Uncommon Friends Of The 20th Century
Rating -

Documentary (US); 1999; Not Rated; 63 Minutes

Cast
Documentary footage of James Newton, Thomas Edison, Charles Lindbergh, and others

Produced by Paul S. Bush and John Biffar; Directed by John Biffar; narrated by Walter Cronkite

Review Uploaded
11/06/99

Written by DAVID KEYES

The difficulty with documenting American portraits is that, when the person has carried a friendship with others who are even more famous, the focus shifts and they lose out in the end. This is the case behind the John Biffar production of "Uncommon Friends Of The 20th Century," which tells the story of James D. Newton, a man who possessed everlasting admiration and friendship with some of the most influential people of the last 100 years. We learn that he was acquainted with Thomas Edison, Charles Lindbergh, Henry Ford, Alexis Carrel and Harvey Firestone. We are given interesting little facts about each, such as the point of Edison being fond of children. Heck, we even learn that each died in interesting circumstances, like when one of them came into the world by candlelight, and died by it, too. But what do we learn about Newton personally? Not much.

This is genuine, complex material, but somehow it feels staged. Why? Because while revisiting the past, the movie reenacts many scenes, and all lack the necessary passion and depth. We must not also exclude these filmmakers' stale motivation, which loads up on uninteresting facts and quirks that, at close examination, sound like things straight out of the National Enquirer. As sad as it may seem, "Uncommon Friends Of The 20th Century" is shallow, empty, often dull material, and watching it feels like sitting through a high school history lesson. At least a history lesson has a negotiable message.

James D. Newton nonetheless has a story to tell here. With 63 minutes, we pass through the developing relationships from his long and happy life (the man is now 94 years old, in fact). The first is with that famous inventor Thomas Edison, who invented the light bulb, and help revolutionize the advancement of other certain things (this is the most gripping part of the story, since he was also responsible for the creation of the movie camera, and the first to jump-start Hollywood's interest in silent films). A few interesting facts cross the path, including one that has to do with his last days. On his deathbed, the large clock in his house stopped telling time. It has since then, supposedly, remained unset to preserve the exact moment when he left Earth. Other chums? Charles Lindbergh is another of the notables. The famous pilot, responsible for several achievements, carried with Newton what seems to be the most important of relationships. It is a complex description that I shall avoid, but I can assure the viewer of its effectiveness.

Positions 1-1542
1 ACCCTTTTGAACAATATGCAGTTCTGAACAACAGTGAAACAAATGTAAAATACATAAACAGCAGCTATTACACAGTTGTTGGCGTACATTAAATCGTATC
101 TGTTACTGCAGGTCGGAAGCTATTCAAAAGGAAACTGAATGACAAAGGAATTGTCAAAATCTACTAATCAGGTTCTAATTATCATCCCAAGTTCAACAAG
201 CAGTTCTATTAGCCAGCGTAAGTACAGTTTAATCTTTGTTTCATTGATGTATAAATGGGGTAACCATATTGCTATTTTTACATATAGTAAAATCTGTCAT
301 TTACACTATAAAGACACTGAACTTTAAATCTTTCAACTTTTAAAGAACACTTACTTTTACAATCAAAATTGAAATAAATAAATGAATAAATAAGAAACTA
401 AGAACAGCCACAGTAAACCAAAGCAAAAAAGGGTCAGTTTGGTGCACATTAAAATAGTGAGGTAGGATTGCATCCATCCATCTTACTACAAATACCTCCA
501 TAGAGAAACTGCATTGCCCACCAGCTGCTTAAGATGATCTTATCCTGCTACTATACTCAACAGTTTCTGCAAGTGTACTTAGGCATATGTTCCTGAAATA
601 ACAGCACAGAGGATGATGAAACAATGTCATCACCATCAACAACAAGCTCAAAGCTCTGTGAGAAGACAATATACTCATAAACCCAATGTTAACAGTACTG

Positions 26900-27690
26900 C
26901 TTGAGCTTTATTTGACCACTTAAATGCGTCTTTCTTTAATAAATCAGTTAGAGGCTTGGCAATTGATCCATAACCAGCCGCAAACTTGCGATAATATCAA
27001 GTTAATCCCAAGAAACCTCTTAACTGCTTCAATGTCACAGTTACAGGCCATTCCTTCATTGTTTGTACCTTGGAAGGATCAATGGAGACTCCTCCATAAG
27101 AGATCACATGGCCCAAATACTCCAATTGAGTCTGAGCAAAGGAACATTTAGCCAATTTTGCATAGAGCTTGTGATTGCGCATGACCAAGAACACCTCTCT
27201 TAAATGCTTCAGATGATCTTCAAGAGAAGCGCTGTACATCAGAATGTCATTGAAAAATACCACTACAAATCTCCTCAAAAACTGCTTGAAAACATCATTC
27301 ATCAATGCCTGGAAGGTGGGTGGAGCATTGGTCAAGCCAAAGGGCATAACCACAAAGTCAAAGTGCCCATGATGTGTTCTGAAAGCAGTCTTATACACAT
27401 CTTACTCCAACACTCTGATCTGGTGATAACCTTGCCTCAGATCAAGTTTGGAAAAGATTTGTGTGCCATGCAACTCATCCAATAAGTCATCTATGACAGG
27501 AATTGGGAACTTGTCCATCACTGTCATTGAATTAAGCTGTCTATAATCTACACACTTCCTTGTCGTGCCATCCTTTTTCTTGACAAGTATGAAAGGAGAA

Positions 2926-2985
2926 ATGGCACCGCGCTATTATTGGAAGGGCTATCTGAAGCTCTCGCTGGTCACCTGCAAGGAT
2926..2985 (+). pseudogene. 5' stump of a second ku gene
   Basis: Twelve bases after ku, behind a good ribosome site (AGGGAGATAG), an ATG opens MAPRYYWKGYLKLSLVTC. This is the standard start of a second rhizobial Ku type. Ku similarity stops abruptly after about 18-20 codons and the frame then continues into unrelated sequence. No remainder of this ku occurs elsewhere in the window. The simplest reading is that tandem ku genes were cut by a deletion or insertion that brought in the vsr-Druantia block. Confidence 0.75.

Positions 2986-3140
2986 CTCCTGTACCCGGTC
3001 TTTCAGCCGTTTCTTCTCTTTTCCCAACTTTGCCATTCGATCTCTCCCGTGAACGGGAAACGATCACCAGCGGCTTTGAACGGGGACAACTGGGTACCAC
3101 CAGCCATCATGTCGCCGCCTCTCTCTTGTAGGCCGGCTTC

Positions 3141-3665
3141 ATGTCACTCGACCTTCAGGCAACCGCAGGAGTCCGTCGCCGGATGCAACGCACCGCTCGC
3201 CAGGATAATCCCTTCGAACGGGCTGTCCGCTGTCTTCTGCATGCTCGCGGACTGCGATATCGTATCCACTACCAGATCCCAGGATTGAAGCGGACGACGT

"Uncommon Friends Of The 20th Century" gets its name (and therefore its staged feel) from Newton's situation. Sharing relationships with men like this must be considered one of the wonders of the past 100 years--aside from the movie, though, I have never once heard mention of this intriguing piece of modern history. A documentary, expectedly, about unbelievable truths would try to bring authenticity to them. This is one that does nothing to add reality to fact, and is edited together with both actual film footage and reenacted scenes very confusingly. Even the narration feels unjustified; it is so strong and so well executed that, because of the story's little believability, it sounds like someone is reading lines from a fairy tale.

In the press notes, there is an interesting fact outlined, in which the narrator, Walter Cronkite, believed offhand that the material he was being presented with was false and mocked (as he put it, Newton was more like "some mythical character someone dreamt up"). Extensive research on the topic, and an actual meeting with this man, proved otherwise. He later adds a blurb about Newton being "one of the most extraordinary people of the 20th century." Indeed, the quote appears to speak the truth, as this is a man whose cronies redefined aspects of modern life. It is understandable why such influential personalities would want to be around him. If only the movie were able to say the same thing.


1999, David Keyes, Cinemaphile.org. Please e-mail the author here if the above review contains any spelling or grammar mistakes.
 
 
           
     
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